Farming Lorraine Station: `You Like It or You Don't'
TWELVE years ago, David and Jane Robinson moved from the trout steams of the New England mountains to the flat, dry central Queensland plains. The Robinsons, fifth-generation farmers, ``did not want to be trapped on a tractor,'' says Mr. Robinson. So, they bought a 76,000-acre farm, called Lorraine Station, stocked it with 34,000 sheep, and learned to live off the land.
``It is a way of life, you either like it or you don't,'' says Robinson.
City folk and tourists may not want to live there, but are interested in seeing a real station. So, the Robinsons have added ``host farming'' to their business, setting up cabins and trailer facilities for people to get a feel for life in the outback. Last year, 6,000 people enjoyed the Robinsons' hospitality.
The lodgers, who sometimes help muster the sheep or repair fences, help to provide additional income for the Robinsons. With the collapse in the wool price, ``the cash flow has just about stopped,'' says Robinson. In April, they added 7,000 lambs, and are considering increasing their flock again because good rains have left plenty of grass in the paddocks.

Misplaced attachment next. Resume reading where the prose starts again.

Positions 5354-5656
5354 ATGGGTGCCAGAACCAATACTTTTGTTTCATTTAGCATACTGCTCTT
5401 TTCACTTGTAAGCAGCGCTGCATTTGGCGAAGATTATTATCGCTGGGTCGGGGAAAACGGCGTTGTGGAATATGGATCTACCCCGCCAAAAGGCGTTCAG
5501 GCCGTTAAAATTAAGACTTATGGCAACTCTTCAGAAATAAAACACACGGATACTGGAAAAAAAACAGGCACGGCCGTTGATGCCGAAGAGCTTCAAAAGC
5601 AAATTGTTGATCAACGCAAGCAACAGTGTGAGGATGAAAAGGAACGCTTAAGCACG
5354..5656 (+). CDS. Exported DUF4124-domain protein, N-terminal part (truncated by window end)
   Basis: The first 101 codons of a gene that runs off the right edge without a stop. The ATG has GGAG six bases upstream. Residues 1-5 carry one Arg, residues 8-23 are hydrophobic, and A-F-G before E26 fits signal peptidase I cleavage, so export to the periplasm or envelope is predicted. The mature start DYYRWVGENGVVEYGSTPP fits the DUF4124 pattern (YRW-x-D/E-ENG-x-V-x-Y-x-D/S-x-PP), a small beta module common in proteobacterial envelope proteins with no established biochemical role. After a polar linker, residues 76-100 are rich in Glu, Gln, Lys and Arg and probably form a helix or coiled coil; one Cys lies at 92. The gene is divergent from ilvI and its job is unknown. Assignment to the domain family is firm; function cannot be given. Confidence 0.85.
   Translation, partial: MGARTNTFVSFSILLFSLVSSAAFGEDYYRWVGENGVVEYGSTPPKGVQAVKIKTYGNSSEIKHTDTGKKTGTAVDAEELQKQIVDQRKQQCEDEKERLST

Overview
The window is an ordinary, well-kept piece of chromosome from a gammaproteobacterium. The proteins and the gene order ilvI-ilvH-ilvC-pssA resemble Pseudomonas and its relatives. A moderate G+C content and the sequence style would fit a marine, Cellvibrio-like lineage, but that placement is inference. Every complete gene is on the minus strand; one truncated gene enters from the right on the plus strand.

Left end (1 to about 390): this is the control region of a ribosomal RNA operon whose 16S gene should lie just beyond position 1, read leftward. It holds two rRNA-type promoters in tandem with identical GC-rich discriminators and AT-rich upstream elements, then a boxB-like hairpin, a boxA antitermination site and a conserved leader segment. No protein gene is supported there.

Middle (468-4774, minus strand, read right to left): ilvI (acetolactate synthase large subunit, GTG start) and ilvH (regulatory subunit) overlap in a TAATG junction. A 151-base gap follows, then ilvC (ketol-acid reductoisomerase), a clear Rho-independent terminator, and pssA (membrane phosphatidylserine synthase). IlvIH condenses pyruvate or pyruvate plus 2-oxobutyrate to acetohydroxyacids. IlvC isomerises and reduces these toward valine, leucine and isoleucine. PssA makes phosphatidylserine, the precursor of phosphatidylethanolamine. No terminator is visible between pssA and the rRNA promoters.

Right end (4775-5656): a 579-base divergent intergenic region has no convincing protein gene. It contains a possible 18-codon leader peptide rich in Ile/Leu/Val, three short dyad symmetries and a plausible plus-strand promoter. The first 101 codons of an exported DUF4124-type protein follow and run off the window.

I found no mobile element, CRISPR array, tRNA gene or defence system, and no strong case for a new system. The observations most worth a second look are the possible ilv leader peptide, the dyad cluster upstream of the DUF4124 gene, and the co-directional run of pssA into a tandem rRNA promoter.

Despite the economic crunch, there is a lot to like about the life. On a dawn horseback ride through the fields, grey galahs flit among the colibah trees. A family of kangaroos is startled and swiftly hop away. ``Bindi,'' a station sheep dog, entertains thoughts of trying to catch the bounding 'roos, but wisely decides to conserve her energy. Later, at breakfast, a young calf, abandoned by its mother, slurps down a bottle of milk then nudges ranch hands for a petting.
From April to October the temperatures are moderate during the day, sometimes dipping to freezing at night. In the summer, however, the thermometer can soar, hitting 120 degrees. Bush flies are thick, sometimes forcing stockmen to eat their lunch in the smoke of a fire. At night there are centipedes, spiders, and snakes. However, at night there are also the stars, which shine brightly without any pollution or lights nearby.
Some of the stations are remote, and can produce a feeling of isolation. On some of the large spreads, stockmen may not see anyone else for days. ``You have to like yourself,'' says Ted Egan, a Bush poet who lives in Alice Springs in the Northern Territory.